Seven's New Fronts has delivered the 'wow' factor in terms of programming but media buyers were also impressed by how the network provided examples of past success for brands.
Last night, the most-watched network held its annual upfronts event to give media buyers and clients a rundown of what lies ahead. AdNews approached several key media buyers afterwards to gather their reactions to Seven's plans.
“They clearly have a robust slate over the next 20 months and demonstrated a progressive vision on the kind of partnerships they want for 2017 and beyond,” Publicis Media chief executive Matt James.
“Clients want to hear about the effectiveness of their advertising platforms, opportunities across partnerships and how they drive results. Seven gave clear proof points that they have and will be doing this,” says Carat head on investment Ashley Earnshaw.
“Super strong content, as always they gave great confidence not just for next year but for the year after, it was both professional and slick and showed the resource of the network with its vast list of content, top level execs and stars on the payroll on display,” Atomic 212 chairman Barry O'Brien.
"Very strong, very confident. It was really interesting to see them focus on the effectiveness of the Seven Network and the direct correlation towards improving an advertiser's business. That's quite rare in an upfronts," IPG Mediabrands chief executive Danny Bass.
“A very solid, professional presentation from Seven which we’ve come to expect year after year,” Magna Global managing director Victor Corones.
"Seven up-fronts hit the mark. Seven have had another good year, with a strong pipeline to build upon that for the next 20 months. What I do like with Seven is that they always reflect, reminding us all what they set out to achieve and that it is a journey and partnership,” Carat CEO Paul Brooks.
"It was a strong line-up of content. They obviously are baking again on their big tent pole shows, such as My Kitchen Rules, First Dates and all that. While they're playing around their strengths, they're also willing to take risks and bring out shows that are more edgy, like the one where they haven't released a name, but it drives speculation," Maxus national head of investment Ricky Chanana.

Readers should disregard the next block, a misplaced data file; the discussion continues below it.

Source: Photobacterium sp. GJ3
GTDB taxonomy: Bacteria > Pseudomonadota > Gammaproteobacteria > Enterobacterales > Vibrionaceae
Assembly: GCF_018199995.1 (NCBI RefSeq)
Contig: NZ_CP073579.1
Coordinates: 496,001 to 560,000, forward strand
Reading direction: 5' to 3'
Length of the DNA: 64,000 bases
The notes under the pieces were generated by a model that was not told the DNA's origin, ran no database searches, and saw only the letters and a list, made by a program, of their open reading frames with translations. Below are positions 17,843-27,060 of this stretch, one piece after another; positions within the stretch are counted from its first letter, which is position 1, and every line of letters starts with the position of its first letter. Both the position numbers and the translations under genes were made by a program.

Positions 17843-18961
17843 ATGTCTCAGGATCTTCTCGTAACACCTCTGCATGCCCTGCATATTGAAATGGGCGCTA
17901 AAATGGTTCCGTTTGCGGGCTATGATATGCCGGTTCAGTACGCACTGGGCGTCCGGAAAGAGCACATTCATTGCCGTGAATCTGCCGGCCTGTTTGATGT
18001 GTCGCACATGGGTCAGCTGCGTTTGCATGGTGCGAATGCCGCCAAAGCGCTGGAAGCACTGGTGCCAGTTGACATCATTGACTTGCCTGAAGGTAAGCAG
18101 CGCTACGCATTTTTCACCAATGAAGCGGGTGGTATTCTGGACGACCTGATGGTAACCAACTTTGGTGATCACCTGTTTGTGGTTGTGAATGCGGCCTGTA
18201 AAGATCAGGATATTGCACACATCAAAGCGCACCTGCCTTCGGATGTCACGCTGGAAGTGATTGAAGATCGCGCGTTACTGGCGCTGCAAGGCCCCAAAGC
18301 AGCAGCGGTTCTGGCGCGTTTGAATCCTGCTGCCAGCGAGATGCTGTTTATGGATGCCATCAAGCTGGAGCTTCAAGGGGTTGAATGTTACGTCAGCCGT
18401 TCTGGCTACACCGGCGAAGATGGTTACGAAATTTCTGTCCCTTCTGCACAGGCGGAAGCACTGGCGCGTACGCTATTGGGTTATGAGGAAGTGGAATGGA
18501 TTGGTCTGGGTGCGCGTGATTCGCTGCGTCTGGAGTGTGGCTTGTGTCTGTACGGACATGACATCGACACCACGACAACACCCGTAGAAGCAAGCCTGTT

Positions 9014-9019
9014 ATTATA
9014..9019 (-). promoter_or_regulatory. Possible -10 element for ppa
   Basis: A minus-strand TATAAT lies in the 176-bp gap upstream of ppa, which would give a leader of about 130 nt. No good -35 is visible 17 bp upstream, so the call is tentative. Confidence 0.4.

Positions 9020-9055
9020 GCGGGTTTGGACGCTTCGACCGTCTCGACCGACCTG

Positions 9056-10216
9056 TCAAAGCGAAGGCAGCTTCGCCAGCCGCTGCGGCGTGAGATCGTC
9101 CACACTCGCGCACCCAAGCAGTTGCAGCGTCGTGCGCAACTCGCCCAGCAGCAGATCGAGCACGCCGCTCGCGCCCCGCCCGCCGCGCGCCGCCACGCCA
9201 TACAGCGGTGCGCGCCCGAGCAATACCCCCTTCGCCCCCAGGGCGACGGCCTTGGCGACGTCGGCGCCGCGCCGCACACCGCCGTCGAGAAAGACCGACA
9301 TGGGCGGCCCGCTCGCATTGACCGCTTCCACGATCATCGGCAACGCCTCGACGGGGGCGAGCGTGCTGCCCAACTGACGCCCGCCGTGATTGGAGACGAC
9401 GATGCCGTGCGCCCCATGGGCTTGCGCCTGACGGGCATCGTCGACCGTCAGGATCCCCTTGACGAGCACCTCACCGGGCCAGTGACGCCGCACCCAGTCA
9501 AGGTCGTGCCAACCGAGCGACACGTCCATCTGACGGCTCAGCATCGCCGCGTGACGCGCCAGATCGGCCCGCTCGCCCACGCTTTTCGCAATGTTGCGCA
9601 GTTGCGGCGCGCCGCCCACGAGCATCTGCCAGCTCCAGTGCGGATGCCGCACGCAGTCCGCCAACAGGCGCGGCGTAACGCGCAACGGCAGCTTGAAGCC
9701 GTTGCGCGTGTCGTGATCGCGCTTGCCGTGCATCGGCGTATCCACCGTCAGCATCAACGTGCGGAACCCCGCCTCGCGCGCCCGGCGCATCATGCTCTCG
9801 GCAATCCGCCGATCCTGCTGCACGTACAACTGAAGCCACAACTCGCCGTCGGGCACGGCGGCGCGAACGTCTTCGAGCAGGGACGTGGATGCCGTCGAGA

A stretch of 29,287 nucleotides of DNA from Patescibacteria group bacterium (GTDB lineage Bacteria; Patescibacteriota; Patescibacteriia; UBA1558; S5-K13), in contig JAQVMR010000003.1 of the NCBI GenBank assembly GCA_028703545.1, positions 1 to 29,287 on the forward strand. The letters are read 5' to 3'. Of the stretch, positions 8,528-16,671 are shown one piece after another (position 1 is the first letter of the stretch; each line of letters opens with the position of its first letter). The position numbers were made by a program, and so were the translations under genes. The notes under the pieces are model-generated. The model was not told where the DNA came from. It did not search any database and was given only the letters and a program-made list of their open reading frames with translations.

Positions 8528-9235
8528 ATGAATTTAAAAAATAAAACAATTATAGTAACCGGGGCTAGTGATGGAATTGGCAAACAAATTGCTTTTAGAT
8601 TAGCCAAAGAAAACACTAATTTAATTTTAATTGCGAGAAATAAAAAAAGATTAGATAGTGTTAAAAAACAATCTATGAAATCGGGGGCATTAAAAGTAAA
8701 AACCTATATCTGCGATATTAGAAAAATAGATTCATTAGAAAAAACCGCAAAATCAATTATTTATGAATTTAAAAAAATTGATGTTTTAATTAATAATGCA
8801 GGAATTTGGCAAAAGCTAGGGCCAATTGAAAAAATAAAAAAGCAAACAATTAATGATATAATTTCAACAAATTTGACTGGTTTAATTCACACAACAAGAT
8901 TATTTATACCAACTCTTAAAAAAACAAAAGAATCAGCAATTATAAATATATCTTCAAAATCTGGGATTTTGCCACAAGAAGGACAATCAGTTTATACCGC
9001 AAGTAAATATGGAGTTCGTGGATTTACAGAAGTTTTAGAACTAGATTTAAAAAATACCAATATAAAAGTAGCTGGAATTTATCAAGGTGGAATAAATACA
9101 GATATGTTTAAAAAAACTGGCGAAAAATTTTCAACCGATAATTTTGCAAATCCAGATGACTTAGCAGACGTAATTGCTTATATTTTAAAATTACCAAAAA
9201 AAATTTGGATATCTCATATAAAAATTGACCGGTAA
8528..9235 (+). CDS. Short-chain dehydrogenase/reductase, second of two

“A negative is they ignored the existing shows that do the heavy lifting for ratings, the likes of Better Homes and Gardens for example. They always seem to think that because of their scale, advertisers and agencies will automatically come to them based on the numbers. But that's not always going to be the case. We still want 'clever alignment', and R/F or TARPS don't do that, people do," Hadley Allchurch, business partner Joy and head of media strategy, Radar Sydney.
Warnie/Hoges/Olivia Newton-John biopics
“A continuation of their tradition of Australian mini series biopics - Warnie catches the eye. This will be a water cooler hit.” Earnshaw, Carat
“There a number that should do well including the Australian productions of Hoges, Olivia Newton John and Warnie. Seven set a tremendous benchmark with Molly which make many feel confident they can achieve similar success with these three,” Corones, Magna Global
“The cold case format taps into public intrigue into crime and the added cash incentive will create even greater appeal. Blue murder looks superb,” Earnshaw, Carat
“[Blue Murder] looks set to be audience winner.” James, Publicis Media
"One show that has the potential to be very compelling is the cold case one, where they're solving old murders. If they get just one solved, that's groundbreaking! And it's totally on-trend since the podcast, Serial," Allchurch, Radar Sydney
“Yummy mummies looks like a guilty pleasure, reality TV format that will create a new local franchise for female audiences,” Earnshaw, Carat
“Yummy Mummies, will clearly have its lovers and haters. It will definitely find an audience and create some buzz among its fan base. But can it be afforded a prime time slot on the primary channel? Or will it be on one of their multi-channels?” Corones, Magna Global
“A few new additions to the reality genre, one that looked compelling in its tackiness, Yummy Mummies,” James, Publicis
Platform 7/Code Red
“[Platform 7] is acknowledging millennials choose to consumer and engage content differently to the broader community. What’s was unclear from the presentation is whether this ecosystem integrates with established social networks or if it’s a play that sits outside. For this audience it’s about taking content to them and not taking them out of their world,” Corones, Manga Global.
"Having a discussion around digital on millennials is interesting. It's smart of them to realise these guys are not watching broadcast linear TV, so they're creating content and going to where millennials are in terms of consumption. I'm curious to see how it will pan out and where it will sit on a digital platform perspective," Chanana, Maxus
“It was refreshing to hear them tackle the issue of reach and CPM volatility head-on through the launch of Code Red, their automated platform which promises next day reporting and the ability for advertisers to have more agility around their investment. Proof will be in the pudding of course,” James, Publicis
“Platform7 and Code7 are great builds for two different reasons, one helps reach a younger millennial audience while Code7 provides audience stability, cost control and more dynamic reporting. Both of which are great additions for our clients,” Brooks, Carat
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